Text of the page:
In December 2021, she began to noticeably lose control of her back end. When going around a corner, it would give way and she would fall over. This would happen a few times a day. She then began to have the odd accident at night. This stressed her out a lot as she was naturally a very clean dog and she hated that she messed in the house. At her age (12 years), I was not going to go down the road of veterinary treatment.


We could alleviate some of the pain and perhaps help with the incontinence using medication, but the loss of muscle and weakness would only get worse. She could no longer bounce and run with her friends or join us on outings. I tried changing her sleeping arrangements so it did not matter if she messed, but she got so stressed about all these changes she chewed the door frame. That was when I knew it was time.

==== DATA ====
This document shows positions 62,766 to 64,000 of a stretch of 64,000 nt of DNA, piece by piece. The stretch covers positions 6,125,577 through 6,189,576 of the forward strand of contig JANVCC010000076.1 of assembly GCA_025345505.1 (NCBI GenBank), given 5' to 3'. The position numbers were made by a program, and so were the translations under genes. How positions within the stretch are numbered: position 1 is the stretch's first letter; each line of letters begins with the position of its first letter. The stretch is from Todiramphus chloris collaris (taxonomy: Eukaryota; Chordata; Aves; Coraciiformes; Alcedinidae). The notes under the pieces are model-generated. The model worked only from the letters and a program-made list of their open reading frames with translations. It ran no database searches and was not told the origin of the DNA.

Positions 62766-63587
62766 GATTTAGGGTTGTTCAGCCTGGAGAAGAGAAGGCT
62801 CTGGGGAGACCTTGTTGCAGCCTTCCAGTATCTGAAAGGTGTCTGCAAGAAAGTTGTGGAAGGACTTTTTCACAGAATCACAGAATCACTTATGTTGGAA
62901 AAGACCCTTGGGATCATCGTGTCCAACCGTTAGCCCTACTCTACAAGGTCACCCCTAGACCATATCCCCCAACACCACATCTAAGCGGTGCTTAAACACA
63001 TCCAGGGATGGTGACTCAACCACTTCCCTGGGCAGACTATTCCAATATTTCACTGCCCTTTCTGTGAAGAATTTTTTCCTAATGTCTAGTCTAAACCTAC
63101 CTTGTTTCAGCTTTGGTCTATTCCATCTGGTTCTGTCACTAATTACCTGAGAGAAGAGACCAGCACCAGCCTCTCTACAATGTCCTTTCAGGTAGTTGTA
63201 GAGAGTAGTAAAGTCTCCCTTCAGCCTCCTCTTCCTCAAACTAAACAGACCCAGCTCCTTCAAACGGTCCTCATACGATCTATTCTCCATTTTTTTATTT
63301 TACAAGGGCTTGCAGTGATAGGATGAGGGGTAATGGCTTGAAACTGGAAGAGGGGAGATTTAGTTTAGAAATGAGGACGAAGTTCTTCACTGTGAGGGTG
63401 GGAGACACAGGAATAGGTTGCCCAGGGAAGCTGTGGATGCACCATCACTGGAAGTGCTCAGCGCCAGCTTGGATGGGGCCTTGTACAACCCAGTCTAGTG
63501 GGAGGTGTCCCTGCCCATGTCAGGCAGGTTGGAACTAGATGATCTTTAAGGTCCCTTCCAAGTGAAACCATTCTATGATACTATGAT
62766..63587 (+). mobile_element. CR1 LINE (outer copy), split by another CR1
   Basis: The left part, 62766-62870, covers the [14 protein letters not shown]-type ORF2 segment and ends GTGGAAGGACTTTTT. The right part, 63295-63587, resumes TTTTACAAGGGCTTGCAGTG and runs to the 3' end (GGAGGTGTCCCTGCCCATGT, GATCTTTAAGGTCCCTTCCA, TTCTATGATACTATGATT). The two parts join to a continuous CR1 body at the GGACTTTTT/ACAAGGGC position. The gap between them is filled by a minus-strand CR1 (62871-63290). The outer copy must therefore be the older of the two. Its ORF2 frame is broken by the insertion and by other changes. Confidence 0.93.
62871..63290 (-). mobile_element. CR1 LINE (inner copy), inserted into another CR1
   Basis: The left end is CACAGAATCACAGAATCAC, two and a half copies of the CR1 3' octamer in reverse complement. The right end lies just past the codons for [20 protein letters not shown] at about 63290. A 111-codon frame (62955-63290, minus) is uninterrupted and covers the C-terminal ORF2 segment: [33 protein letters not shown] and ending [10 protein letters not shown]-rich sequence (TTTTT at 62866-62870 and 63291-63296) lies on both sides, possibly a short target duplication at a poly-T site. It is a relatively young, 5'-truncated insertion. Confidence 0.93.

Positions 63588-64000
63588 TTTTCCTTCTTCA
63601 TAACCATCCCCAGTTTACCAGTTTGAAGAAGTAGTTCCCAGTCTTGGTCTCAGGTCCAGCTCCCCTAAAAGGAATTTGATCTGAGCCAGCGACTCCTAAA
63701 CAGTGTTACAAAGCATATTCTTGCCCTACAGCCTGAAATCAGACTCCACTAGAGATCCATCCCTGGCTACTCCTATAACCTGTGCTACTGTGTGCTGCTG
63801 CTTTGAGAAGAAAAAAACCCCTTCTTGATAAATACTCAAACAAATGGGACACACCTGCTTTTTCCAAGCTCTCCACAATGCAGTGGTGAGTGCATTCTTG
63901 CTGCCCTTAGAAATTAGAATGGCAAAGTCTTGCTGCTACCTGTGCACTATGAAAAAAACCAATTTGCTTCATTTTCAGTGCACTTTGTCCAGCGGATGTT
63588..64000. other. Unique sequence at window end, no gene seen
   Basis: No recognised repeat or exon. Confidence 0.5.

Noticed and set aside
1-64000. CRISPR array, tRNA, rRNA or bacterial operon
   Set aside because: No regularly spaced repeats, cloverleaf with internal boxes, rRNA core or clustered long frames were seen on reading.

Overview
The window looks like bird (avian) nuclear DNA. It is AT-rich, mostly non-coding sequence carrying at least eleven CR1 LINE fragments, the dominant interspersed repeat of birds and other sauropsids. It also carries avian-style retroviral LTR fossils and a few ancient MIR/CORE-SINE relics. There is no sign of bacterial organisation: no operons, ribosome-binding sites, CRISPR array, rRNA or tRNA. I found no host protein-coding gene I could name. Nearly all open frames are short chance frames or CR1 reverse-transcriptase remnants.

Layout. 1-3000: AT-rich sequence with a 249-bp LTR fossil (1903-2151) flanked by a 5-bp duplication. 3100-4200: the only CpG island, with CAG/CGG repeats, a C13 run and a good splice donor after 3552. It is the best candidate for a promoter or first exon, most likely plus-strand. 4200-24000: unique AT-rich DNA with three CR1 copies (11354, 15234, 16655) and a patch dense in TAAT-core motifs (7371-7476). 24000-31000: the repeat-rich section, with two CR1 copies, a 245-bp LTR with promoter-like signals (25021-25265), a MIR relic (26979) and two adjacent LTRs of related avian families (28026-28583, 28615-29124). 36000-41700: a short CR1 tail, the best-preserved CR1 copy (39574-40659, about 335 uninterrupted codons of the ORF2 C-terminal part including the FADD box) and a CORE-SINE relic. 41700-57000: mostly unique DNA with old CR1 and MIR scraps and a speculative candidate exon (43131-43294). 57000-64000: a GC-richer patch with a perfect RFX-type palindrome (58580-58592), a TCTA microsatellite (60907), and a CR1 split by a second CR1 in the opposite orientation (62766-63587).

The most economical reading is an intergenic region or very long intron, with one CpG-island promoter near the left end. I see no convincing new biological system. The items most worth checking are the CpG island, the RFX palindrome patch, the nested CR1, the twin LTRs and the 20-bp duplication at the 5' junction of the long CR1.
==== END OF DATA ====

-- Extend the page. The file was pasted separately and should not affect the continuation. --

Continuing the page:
Every time I had to leave her at home, clean up her mess or help her get back up after falling, I could see the misery in her eyes. The pain it caused her that she could no longer enjoy what she normally did. She was still eating and could walk very slowly or have a small run, but very little of that held any pleasure for her.

I asked myself, “Why am I prolonging her stress and pain?” I did not want to lose her or be without her, but that was unbelievably selfish. I took her for a gentle stroll with her friends, gave her a brush and lots of treats and drove her to the vets to say our final goodbye. I have no doubt that, if allowed, she could have survived for a few more months, maybe more. But with what quality of life? From her point of view, very little. She had been selfless all her life for me, and I could now repay it.

Border terrier

Many working dogs thrive on mental and physical stimulation, even as they reach their twilight years